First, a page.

A case that jeopardised the future of the international arbitration business based in London has been ruled on by the Supreme Court. Here’s what it had to say …

Contractors who work internationally may have noticed that their lawyers have been rather jittery over the last 12 months about arbitration agreements. A Court of Appeal decision in June 2010 started something of a panic among lawyers, and even more of a panic among arbitrators. Calm has just been restored by the Supreme Court (we used to call it the House of Lords).

Most contracts between parties from more than one country contain an arbitration clause. Typically, the clause will require three arbitrators, one from each party’s own country and a third from somewhere different. That arrangement has always been considered eminently respectable and fair. At least it was until the case of Jivraj vs Hashwani reached the Court of Appeal.

The dispute was all about a joint venture for investment in international property developments. The arbitration agreement stated that all the arbitrators were to be “respected members of the Ismaili community and holders of high office within the community”. If a dispute developed, each party was to appoint an arbitrator and the two appointees would appoint the third. A dispute did develop and Mr Hashwani appointed Sir Anthony Colman to be one of the arbitrators.

The Court of Appeal shocked the arbitration world by deciding that the appointment of an arbitrator was a contract of employment

Sir Anthony Colman is a former judge of the Commercial Court and a well known arbitrator. He is highly respected member of several communities, especially commercial and legal ones, but Ismaili he isn’t. Mr Jivraj went to court to have the appointment revoked because he didn’t qualify. Mr Hashwani said that the restriction was effectively discrimination and so that part of the arbitration clause should be ignored, allowing him to appoint anyone he liked.

The Court of Appeal shocked the arbitration world by deciding that the appointment of an arbitrator was a contract of employment. To restrict such employment on the basis of religion offended the Equality (Religion and Belief) Regulations 2003, and as a result the whole arbitration agreement was rendered void. There was no effective arbitration agreement at all.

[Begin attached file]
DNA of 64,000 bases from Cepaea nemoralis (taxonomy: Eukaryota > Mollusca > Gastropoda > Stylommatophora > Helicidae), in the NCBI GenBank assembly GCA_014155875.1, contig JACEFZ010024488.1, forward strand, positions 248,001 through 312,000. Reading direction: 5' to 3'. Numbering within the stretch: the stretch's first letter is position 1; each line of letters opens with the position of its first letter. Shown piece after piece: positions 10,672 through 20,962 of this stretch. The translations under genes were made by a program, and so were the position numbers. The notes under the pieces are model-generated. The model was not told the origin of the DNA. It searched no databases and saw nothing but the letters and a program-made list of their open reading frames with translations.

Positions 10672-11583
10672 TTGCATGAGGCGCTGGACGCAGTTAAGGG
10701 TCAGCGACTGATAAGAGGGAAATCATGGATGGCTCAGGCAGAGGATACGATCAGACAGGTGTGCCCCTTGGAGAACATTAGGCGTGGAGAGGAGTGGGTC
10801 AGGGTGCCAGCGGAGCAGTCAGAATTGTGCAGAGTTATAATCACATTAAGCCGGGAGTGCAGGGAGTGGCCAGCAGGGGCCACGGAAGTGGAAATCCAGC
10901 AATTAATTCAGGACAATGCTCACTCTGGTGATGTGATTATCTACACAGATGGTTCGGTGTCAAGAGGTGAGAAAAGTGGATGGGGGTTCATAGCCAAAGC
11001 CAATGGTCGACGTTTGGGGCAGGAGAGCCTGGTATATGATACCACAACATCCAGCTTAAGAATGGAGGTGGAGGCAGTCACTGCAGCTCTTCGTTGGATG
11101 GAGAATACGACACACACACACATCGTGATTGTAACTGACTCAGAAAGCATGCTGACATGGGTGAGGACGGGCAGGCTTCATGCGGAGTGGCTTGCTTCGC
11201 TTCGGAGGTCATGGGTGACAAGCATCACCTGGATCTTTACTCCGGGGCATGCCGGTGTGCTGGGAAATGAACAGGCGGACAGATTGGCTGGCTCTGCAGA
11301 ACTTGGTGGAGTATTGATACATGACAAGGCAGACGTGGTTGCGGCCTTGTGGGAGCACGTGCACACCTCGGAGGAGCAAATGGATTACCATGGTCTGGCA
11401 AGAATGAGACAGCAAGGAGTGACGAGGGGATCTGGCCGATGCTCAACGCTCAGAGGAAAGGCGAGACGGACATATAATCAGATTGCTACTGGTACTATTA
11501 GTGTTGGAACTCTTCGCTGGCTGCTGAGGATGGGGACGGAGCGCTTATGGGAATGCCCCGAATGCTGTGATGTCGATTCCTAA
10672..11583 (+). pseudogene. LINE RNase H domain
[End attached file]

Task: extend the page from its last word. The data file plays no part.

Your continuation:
If this problem was restricted to disputes in the Ismaili community it is unlikely that it would have attracted a huge amount of attention. But the potential consequences were much wider than that. If arbitrators really were employees it would not be possible to specify either religion or nationality. So in a contract for the construction of a road in Nigeria between an Australian mining company and a Chinese contractor it would no longer be possible to require one Australian arbitrator, one Chinese, and one something else. Any contract already in existence that did that (which, for example, most FIDIC contracts do) would now have no workable arbitration agreement and parties to a dispute might end up in court in Nigeria, China, Australia or somewhere else completely.

That is what the Court of Appeal seemed to be saying, but the courts of other countries didn’t see it that way. There was no suggestion that the courts of France or Germany would come to the same conclusion. This was a major incentive to agree that the courts of somewhere, anywhere, other than England should govern the arbitration. Parisian lawyers would not disagree.

Over recent years London has established itself as one of the most respected and popular venues for international disputes. Parties to contracts with no UK connection at all bring their disputes to London because of the very high regard that they have for English lawyers, arbitrators and the legal system. This decision put that business, and the foreign exchange that it earns, in serious jeopardy. It was a huge potential loss to London lawyers and UK taxpayers. Hence the panic.

There was a hurricane of sighs of relief when the Supreme Court’s decision was published. Arbitrators are not employees, it decided. They provide a service to the parties and they are paid for that service, but they do not act under the control of the parties. They are not under an obligation to act in the best interest of either party, but instead to work to achieve the impartial resolution of the dispute. They occupy a status of some authority over the parties, not the other way round, and can only be removed in exceptional circumstances. As they are not employees the regulations do not apply.

And so it is back to normal. Italian contractors working in Russia will not want their disputes resolved there and the Russians will not want to go to Milan. London has been the ideal compromise, and now can continue to attract the work.

John Redmond is an arbitrator and consultant at Osborne Clarke

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